Next year, the United Parcel Service (UPS) will deploy on U.S. streets a new model of its signature boxy brown truck. At first glance, it'll look no different than any of the company's 93,000 other delivery trucks. Inside the hulking chassis, however, will sit a hybrid technology that uses a hydraulic motor in concert with a diesel engine to power the vehicle. The Environmental Protection Agency received a patent on the system nearly a decade ago.
Of seven test trucks, UPS will launch the first two in Minneapolis during the first quarter of 2009. They will join UPS's 1,600-truck "green fleet," which includes electric hybrids and natural gas trucks. For a company that uses nearly 1.5 million gallons of fuel each day in the U.S. alone, energy-saving technologies are welcome. "I think we're going to be able to help the environment, but certainly it's going to be a good business decision, too," says Robert Hall, UPS's vice-president for automotive.
Scientists say the technology can cut carbon dioxide emissions by 30% and increase fuel efficiency by 50%. If they're deemed a financial success, the hydraulic components and the trucks could go into mass production by their respective manufacturers, Eaton (ETN) and Navistar (NAV), by 2011. The EPA estimates that the trucks, if mass-produced, will cost $7,000 more than the $40,000 to $50,000 UPS spends for one of its traditional diesel models. With diesel fuel now averaging $3.09 per gallon, the hydraulic model is expected to cover its higher up-front cost in three years.Assisting the Diesel Truck Engine
Similar to electric hybrids, hydraulic hybrids draw energy from braking, but are twice as efficient collecting that energy because the braking energy is not wasted by being passed into an electric motor. Instead, this energy is used to power a pump, which transports hydraulic fluid from a low-pressure reservoir to a high-pressure accumulator. As more fluid passes into the accumulator, the pressure grows, eventually being released as energy that is used to directly power the vehicle's driveshaft.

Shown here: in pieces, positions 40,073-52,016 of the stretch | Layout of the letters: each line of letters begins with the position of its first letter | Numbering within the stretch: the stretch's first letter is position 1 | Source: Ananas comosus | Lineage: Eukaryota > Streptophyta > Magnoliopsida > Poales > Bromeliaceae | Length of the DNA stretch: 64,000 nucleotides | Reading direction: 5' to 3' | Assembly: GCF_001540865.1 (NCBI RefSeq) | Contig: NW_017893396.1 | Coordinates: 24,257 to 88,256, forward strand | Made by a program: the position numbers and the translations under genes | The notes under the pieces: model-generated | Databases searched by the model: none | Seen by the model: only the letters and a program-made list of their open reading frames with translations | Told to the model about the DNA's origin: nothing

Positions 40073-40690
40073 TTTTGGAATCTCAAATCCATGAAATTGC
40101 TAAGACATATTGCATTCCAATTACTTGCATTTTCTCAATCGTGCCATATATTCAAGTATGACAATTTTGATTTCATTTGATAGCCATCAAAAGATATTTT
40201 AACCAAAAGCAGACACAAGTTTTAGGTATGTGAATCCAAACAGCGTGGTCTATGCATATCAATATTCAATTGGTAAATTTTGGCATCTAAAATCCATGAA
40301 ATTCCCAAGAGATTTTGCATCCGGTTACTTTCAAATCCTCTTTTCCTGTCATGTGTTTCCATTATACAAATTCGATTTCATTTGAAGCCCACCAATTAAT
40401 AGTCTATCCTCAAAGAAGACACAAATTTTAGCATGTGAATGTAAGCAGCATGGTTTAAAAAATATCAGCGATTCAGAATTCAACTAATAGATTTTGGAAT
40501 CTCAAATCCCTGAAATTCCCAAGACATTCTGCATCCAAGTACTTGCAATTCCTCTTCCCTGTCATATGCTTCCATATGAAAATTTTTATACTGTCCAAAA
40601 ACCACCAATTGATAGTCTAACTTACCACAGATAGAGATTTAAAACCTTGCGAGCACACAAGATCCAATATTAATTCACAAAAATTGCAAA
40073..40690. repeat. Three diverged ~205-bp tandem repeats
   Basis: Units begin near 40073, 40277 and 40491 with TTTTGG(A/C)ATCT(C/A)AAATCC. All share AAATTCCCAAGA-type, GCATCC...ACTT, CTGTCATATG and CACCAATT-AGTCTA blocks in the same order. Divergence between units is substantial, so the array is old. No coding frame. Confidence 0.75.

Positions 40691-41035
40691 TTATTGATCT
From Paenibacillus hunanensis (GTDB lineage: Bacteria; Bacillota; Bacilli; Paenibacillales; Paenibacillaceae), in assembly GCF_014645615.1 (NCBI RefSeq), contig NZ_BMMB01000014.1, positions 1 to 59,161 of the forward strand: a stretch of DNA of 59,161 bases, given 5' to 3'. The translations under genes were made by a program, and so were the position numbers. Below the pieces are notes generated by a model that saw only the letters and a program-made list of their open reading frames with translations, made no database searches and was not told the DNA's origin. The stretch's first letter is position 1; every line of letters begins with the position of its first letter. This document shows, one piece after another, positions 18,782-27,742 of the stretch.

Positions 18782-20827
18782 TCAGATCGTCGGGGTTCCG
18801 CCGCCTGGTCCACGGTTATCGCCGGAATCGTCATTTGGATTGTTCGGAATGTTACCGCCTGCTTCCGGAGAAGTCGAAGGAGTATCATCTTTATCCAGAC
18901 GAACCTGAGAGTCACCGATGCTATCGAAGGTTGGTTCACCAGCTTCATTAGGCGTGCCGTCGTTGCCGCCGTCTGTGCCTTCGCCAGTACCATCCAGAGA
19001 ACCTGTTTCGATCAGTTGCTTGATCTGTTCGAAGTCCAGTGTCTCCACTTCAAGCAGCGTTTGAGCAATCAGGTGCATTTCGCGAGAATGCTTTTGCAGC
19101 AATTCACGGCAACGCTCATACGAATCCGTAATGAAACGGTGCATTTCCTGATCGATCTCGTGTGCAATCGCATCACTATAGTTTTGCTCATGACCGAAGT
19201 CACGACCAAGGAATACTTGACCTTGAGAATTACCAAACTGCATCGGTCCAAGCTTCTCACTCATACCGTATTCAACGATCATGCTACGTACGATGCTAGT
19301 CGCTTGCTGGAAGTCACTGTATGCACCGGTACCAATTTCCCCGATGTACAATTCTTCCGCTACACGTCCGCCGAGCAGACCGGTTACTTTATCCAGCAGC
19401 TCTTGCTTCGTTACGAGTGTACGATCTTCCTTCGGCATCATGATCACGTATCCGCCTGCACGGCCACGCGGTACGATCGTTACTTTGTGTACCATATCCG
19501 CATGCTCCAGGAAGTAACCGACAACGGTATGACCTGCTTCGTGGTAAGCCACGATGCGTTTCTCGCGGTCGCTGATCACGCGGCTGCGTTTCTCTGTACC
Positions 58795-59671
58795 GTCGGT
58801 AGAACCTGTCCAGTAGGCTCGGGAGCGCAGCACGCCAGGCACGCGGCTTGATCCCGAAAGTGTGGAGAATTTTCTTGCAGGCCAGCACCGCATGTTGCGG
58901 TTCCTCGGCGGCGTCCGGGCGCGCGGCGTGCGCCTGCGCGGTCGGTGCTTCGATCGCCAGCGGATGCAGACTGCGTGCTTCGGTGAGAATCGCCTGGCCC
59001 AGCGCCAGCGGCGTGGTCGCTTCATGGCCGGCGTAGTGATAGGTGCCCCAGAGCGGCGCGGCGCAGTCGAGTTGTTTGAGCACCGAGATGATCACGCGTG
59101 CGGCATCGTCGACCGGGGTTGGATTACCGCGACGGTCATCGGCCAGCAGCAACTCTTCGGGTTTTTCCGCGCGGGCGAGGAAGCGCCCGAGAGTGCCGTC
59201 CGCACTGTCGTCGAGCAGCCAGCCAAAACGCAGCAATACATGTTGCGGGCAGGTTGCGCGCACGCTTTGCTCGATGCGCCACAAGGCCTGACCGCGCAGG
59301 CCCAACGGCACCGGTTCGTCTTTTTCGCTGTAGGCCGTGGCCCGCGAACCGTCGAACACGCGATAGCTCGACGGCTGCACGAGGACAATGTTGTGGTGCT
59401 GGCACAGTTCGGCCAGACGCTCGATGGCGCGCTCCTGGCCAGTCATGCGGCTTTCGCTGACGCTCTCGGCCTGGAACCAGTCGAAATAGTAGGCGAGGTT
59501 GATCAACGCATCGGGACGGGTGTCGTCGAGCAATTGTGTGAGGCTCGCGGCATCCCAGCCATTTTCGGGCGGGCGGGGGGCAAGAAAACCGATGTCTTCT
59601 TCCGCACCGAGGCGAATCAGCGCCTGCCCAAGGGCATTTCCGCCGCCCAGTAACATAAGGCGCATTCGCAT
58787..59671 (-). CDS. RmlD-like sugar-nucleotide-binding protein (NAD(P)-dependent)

This allows the vehicle to move from a stop without taxing the diesel engine, which typically performs poorly while accelerating. Diesel engines are most effective when running at a steady rate, and lose a tremendous amount of efficiency when accelerating; the hydraulic system compensates for this weakness, and lets the diesel engine do its work once it's up to speed. This is especially important for UPS trucks that stop 60 to 70 times per day for deliveries and operate mainly in stop-and-go city traffic, where the hydraulic system can carry most of the burden.
In some respects, the technology represents the sort of government-backed research into "green" technologies (BusinessWeek.com, 3/24/08) that President-elect Barack Obama has suggested could revitalize U.S. energy infrastructure and create as many as 4 million new jobs. Research arrangements like the one between the EPA and Corporate America could be a precursor to significant future government investment into energy technologies during the Obama Administration. "Public-private partnerships have proven to be a more effective way for America to move more quickly to fossil-fuel independence," says UPS Chief Operating Officer David Abney.